DMV Daily: Vince is Listening

Gray meets with Council before submitting budget

Mayor-elect Vincent Gray is on a listening tour of the D.C. Council. The Washington Examiner reports Gray is holding one-on-one meetings with councilmembers to discuss the District’s $188 million budget deficit. Gray met with at least six councilmembers Thursday and will meet with more today. But sources tell the Examiner that Gray is doing more listening than talking inside the meetings. Rather than laying out “his specific plans for fixing the budget shortfall,” Gray is feeling out councilmembers about what programs they “want to save, where they want to cut and if they support raising taxes.”

But in the end, Gray will have to make the tough decisions. Gray is actually seeking at least $238 million in cuts, in order to get a jump on an even bigger deficit expected next year. He has also said he considers tax increases a last resort. Gray has exiting mayor Adrian Fenty’s budget proposal in hand, filled with the sorts of draconian cuts only a politician leaving office could recommend. But if Gray really wants to balance the budget, he may have to lean heavily on Fenty’s harsh plan.

Gray and his staff will hammer away this weekend, with the goal of getting a plan to councilmembers by Tuesday morning.

Elsewhere in the DMV:

* In his Examiner column, Harry Jaffe writes that earlier this week, Gray “divulged the big bucks and the donors who have ponied up $180,000 to finance his transition team and his inaugural festivities. Some of the region’s fattest cats bellied up to Gray’s bar and plunked down $25,000 to help him celebrate his victory over Adrian Fenty. Can you say: ‘Pay to play?’”

* The Washington Post reports D.C. Attorney General Peter Nickles wants the city’s courts to enforce the subpoena he issued last week for the records of Ward 5 Councilmember Harry Thomas Jr.’s nonprofit group, Team Thomas. Nickles has just a month left in office, and seems to be trying to get the matter dealt with before time runs out. Washington City Paper reports that Nickles “also tacked on a request that Thomas cover court costs and attorney fees in addition to answering the subpoena. Asked how much that might be, Nickles said that a reasonable rate for this time would be about $450 to $500 an hour.”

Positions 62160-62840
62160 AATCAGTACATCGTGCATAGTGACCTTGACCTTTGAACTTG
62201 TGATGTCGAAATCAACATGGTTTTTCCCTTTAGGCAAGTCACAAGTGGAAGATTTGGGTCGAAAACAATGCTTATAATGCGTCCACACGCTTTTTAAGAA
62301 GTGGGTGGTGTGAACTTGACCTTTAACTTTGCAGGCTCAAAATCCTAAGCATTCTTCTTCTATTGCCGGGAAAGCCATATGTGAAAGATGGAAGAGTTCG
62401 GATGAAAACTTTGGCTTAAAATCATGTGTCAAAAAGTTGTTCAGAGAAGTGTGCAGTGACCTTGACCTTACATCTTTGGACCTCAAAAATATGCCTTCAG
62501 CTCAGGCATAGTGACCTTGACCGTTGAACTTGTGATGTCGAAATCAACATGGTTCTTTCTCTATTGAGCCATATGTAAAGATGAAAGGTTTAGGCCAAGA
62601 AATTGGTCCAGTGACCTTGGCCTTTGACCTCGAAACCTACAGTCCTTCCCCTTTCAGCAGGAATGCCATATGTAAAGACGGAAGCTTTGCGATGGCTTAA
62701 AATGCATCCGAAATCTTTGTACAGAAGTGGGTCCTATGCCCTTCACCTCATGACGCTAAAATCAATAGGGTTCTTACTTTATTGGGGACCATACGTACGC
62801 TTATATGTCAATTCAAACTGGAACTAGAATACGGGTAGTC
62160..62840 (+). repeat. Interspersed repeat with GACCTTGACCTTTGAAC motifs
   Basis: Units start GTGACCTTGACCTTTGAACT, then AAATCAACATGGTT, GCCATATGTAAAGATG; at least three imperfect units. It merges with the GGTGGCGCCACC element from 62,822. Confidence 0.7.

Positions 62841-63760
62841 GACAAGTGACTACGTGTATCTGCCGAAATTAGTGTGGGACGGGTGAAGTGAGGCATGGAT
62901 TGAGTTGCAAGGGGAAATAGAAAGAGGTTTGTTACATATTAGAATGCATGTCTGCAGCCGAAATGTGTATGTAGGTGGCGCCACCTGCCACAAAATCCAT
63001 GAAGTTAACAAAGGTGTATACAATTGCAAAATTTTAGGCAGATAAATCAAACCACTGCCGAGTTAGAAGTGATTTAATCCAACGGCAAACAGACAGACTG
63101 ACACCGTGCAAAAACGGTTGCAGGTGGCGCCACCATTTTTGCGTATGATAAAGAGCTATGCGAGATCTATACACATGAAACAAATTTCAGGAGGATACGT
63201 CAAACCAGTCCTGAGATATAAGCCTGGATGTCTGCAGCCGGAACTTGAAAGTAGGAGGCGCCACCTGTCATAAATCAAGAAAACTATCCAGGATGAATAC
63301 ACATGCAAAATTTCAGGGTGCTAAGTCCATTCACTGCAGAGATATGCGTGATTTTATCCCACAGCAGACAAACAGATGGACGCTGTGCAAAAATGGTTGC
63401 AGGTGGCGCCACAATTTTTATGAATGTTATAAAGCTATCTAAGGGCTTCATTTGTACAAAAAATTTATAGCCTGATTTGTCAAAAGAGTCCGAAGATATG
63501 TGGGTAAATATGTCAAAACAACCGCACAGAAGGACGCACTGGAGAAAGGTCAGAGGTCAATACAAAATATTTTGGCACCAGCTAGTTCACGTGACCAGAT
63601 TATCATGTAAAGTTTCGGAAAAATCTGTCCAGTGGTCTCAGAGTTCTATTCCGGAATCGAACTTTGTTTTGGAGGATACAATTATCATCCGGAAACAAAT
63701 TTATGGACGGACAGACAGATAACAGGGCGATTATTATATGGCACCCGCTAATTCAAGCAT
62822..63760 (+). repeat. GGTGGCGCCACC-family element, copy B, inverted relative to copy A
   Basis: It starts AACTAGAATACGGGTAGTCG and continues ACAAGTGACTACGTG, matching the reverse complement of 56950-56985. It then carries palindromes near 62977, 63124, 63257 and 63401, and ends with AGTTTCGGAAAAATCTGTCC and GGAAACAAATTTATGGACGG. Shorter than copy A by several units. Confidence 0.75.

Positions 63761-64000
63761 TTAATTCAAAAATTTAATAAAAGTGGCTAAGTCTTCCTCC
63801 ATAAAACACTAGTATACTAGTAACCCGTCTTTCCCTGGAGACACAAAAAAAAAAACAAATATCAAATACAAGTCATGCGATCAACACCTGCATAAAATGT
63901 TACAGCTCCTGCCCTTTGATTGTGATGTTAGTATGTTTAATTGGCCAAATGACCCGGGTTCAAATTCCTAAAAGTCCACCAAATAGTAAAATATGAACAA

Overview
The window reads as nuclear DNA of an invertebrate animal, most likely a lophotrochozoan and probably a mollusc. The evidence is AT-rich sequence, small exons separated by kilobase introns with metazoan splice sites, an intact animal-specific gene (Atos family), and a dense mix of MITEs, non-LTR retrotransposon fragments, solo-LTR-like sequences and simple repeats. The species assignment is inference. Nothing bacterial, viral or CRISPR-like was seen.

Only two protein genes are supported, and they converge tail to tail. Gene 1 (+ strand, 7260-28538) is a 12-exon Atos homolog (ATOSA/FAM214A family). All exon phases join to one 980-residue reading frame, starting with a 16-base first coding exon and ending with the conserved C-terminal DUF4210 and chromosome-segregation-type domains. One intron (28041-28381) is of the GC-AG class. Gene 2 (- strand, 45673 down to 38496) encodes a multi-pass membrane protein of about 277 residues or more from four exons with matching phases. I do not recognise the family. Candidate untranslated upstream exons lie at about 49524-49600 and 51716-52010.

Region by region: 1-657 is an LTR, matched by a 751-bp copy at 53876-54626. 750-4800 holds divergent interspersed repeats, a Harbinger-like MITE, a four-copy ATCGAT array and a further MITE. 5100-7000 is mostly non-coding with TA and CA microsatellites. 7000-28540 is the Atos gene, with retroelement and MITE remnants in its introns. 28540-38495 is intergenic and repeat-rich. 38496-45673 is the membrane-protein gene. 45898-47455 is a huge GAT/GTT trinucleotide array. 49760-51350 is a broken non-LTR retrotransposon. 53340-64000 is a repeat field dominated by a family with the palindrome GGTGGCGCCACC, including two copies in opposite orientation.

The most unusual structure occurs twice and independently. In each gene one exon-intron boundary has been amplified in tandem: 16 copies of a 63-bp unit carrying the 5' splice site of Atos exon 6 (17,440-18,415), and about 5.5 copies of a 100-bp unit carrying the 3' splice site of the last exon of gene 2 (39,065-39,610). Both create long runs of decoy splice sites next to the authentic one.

Starting in 2014, the AG post will be an elected one, but Nickles has already said he will not run, according to the Georgetown Dish. Only At-Large Councilmember David Catania has publicly expressed interest in a run so far.


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* It looks like Ward 2 Councilmember Jack Evans’s proposal for “a $2 to $3 billion, 110,000-seat stadium with a retractable roof to bring the Redskins back to the District” was not exactly serious, according to City Paper’s Lydia DePillis.

* The Post reports the Senate Judiciary Committee cleared two of President Obama’s nominees to the U.S. District Court for the District of Columbia, James Boasberg and Amy Berman Jackson, on Wednesday, “but they and two other picks for the court appear stuck for now amid an end-of-session Senate logjam.”

* New Washington Teachers’ Union President Nathan Saunders “promised a ‘progressive’ administration rather than a ‘reactionary’ one, and said his No. 1 priority is to protect members’ job security,” the Washington Times reports. He said, “During the Michelle Rhee and Adrian Fenty administrations, WTU was not a real partner, but treated like a red-headed stepchild. It’s not always in the best interests of our membership to do something that is politically expedient. … My job is to protect members.”